Programmers say using CUDA is tough

The folks at Ars Technica have spotted a couple of pretty interesting blog posts about CUDA, Nvidia's new general-purpose application programming interface for GeForce 8-series graphics cards. The first blog post is by Bryan O'Sullivan, a programmer who worked on a compiler upon which the CUDA compiler is based. According to O'Sullivan, CUDA is incredibly complex and forces programmers to juggle three different global memory types, a complex thread hierarchy, and a compiler that apparently fails to automate many tasks. According to O'Sullivan, "it's worth reading the programmer's guide in its entirety to get a sense of just how complex CUDA is, and how many different constraints the determined application programmer will have to keep in mind at a time."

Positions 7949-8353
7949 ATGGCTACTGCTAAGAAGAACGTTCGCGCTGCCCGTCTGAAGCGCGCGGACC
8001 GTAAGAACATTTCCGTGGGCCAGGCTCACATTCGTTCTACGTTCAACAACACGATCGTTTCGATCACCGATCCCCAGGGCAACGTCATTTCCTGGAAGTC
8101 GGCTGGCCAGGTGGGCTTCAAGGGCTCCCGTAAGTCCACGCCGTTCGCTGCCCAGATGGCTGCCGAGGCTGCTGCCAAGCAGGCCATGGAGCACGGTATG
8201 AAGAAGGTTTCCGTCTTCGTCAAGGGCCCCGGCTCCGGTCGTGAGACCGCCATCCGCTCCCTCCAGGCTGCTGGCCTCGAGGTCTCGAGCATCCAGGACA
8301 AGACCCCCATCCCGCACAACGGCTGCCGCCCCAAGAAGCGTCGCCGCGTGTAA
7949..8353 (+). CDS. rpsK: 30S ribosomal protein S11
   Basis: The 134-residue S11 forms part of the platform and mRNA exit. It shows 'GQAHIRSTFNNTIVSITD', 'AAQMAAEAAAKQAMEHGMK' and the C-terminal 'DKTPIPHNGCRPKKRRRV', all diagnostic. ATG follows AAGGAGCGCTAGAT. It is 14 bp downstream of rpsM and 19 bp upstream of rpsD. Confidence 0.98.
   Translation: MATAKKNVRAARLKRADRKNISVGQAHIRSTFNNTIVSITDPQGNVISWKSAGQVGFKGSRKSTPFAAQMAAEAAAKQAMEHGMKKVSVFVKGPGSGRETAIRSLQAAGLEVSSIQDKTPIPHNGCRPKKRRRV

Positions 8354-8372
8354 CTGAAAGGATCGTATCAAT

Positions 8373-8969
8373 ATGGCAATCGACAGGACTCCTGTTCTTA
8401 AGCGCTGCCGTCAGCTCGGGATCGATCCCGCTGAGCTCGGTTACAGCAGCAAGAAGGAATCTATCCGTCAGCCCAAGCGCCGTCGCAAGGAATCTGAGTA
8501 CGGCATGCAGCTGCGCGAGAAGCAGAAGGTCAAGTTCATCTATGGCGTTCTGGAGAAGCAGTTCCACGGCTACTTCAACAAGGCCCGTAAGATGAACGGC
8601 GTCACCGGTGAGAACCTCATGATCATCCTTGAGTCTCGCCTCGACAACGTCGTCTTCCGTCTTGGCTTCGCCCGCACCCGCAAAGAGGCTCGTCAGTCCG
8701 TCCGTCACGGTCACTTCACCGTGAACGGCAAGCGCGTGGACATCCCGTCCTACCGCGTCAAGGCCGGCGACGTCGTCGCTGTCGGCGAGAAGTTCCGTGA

The second blog post is by Michael Suess, a German programmer doing a PhD on parallel programming. Suess references O'Sullivan's post, and he quotes a student who looked into CUDA after working with the Cell processor during an internship at IBM. The student's comment is simply paraphrased as, "Working on the Cell was soo much easier!" Both Suess and O'Sullivan agree that organizations like government agencies and Wall Street will undoubtedly get "phenomenal speedups" by using CUDA, but that the technology is far from accessible just yet.

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